After the 2012 election, a not insignificant amount of digital ink was devoted to covering various Republicans’ “sore loser” responses to Barack Obama winning a second term, but as with so many things regarding the Left, there’s a lot of projection here. As we have seen in his responses to the 2014 midterms, Obama himself has an inability to suffer defeat gracefully. In a news conference last Wednesday, he told the nation:
“The American people sent a message, one that they’ve sent for several elections now — they expect the people they elect to work as hard as they do. They expect us to focus on their ambitions and not ours,” the president said during a news conference at the White House. “They want us to get the job done. All of us, in both parties, have a responsibility to address that sentiment. Still, as president, I have a unique responsibility to try and make this town work. To everyone who voted, I want you to know I hear you.”
Had he stopped there, that would have been a very humble and reflective statement, but it seems like he always has to find a way to make himself look a little better. Although it doesn’t appear to have received as much media coverage as that part of the statement, he added immediately following those words:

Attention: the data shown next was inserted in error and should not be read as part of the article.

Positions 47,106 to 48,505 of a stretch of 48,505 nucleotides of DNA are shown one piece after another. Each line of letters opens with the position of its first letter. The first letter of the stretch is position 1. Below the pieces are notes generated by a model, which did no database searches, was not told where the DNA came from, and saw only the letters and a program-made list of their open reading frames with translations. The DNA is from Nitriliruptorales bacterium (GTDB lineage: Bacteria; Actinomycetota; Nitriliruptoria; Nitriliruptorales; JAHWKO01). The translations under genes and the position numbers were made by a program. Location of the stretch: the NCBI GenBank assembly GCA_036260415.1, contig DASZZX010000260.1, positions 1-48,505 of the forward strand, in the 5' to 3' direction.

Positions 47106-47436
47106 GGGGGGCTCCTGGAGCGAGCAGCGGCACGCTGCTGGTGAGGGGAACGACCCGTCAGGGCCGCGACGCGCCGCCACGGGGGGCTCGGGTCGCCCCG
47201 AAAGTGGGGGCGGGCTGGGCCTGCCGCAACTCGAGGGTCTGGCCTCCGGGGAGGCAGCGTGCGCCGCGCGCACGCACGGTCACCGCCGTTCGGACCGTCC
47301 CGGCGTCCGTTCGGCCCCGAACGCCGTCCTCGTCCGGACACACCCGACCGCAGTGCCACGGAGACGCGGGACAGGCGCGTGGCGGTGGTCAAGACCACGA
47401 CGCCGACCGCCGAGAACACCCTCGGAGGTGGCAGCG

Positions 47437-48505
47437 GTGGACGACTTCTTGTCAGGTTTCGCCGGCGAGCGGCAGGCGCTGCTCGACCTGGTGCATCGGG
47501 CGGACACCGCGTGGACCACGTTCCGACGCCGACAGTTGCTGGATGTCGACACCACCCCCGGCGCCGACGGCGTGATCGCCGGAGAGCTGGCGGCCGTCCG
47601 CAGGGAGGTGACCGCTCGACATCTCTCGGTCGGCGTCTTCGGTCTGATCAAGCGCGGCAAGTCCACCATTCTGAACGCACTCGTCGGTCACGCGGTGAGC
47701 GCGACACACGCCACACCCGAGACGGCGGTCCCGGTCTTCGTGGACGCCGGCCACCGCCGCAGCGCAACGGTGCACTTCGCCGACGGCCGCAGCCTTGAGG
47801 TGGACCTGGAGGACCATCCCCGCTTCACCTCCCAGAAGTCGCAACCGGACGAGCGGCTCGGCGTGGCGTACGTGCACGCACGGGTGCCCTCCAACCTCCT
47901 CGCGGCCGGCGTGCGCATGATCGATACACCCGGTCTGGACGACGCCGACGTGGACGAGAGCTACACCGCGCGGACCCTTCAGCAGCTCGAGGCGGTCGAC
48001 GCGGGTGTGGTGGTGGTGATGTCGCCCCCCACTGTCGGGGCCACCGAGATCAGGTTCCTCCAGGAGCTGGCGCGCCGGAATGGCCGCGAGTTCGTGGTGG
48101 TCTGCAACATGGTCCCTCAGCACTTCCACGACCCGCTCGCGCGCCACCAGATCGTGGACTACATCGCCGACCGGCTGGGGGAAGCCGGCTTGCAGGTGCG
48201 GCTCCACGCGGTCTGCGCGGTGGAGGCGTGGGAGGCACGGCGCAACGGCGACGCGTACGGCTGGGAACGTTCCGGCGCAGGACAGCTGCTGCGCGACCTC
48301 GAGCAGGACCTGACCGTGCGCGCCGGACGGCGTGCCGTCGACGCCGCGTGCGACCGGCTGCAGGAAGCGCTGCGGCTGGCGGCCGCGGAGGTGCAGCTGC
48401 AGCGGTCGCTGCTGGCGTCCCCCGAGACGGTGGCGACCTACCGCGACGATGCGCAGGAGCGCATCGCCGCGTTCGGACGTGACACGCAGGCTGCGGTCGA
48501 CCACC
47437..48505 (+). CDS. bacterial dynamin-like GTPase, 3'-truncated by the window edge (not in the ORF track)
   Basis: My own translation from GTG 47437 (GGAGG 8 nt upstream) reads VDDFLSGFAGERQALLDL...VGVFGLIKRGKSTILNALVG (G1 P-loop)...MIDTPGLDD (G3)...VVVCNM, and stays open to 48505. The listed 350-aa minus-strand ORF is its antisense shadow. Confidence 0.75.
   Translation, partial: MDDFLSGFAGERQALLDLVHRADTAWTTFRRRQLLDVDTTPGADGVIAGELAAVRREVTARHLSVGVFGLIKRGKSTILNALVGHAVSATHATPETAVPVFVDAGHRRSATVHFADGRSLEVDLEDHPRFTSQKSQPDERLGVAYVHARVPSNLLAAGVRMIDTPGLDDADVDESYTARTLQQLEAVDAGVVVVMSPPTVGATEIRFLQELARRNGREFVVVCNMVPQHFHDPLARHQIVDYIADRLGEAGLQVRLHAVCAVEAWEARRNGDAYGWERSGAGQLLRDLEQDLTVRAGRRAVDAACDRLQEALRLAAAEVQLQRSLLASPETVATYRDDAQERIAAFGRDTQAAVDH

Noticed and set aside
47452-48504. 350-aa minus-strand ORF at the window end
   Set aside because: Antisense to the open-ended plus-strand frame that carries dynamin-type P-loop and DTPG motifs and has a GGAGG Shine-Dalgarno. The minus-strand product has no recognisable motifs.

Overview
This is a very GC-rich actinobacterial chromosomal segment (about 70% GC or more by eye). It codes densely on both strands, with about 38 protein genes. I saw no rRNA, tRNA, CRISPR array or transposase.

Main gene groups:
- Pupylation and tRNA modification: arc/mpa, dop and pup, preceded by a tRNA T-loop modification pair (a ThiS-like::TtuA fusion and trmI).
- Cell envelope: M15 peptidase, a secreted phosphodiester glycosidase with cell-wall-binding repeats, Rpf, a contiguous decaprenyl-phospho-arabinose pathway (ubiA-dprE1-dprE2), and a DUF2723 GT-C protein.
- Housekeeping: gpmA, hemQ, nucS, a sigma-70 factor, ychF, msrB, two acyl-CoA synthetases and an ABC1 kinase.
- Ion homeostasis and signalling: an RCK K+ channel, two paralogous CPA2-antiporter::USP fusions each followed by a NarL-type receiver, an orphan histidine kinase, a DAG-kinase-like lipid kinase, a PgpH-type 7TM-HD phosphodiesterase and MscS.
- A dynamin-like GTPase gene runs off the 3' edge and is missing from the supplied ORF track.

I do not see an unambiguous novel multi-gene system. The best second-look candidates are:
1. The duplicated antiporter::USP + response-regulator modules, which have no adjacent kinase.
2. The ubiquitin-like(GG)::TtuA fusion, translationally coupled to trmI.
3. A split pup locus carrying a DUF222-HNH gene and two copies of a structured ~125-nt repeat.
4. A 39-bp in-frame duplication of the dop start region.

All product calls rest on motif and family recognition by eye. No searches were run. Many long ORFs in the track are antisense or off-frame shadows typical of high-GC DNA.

“To the two-thirds of voters who chose not to participate in the process yesterday, I hear you too.”
These were Americans who, for whatever reason, made the decision not to have their voices heard, but beyond that, it would be a mistake to say all those who didn’t vote don’t reject Obama’s policies. We know that turnout was lower in many traditionally Democratic areas relative to turnout in Republican areas. We already know that low Democratic turnout helped Larry Hogan to victory in Maryland. At the Cincinnati Enquirer, Dan Horn has done an excellent job breaking down how high turnout in GOP areas offset low turnout in Democratic areas. As an example:
In Cincinnati, a traditional Democratic stronghold that went for FitzGerald, turnout was only 36 percent. With those numbers, Democrats in the city couldn’t offset Kasich’s dominance in the rest of the county.
Meanwhile, Erick Erickson wrote last week about black voters who made a conscious decision not to show up to the polls in Georgia, which certainly worked in favor of Republicans David Perdue …read more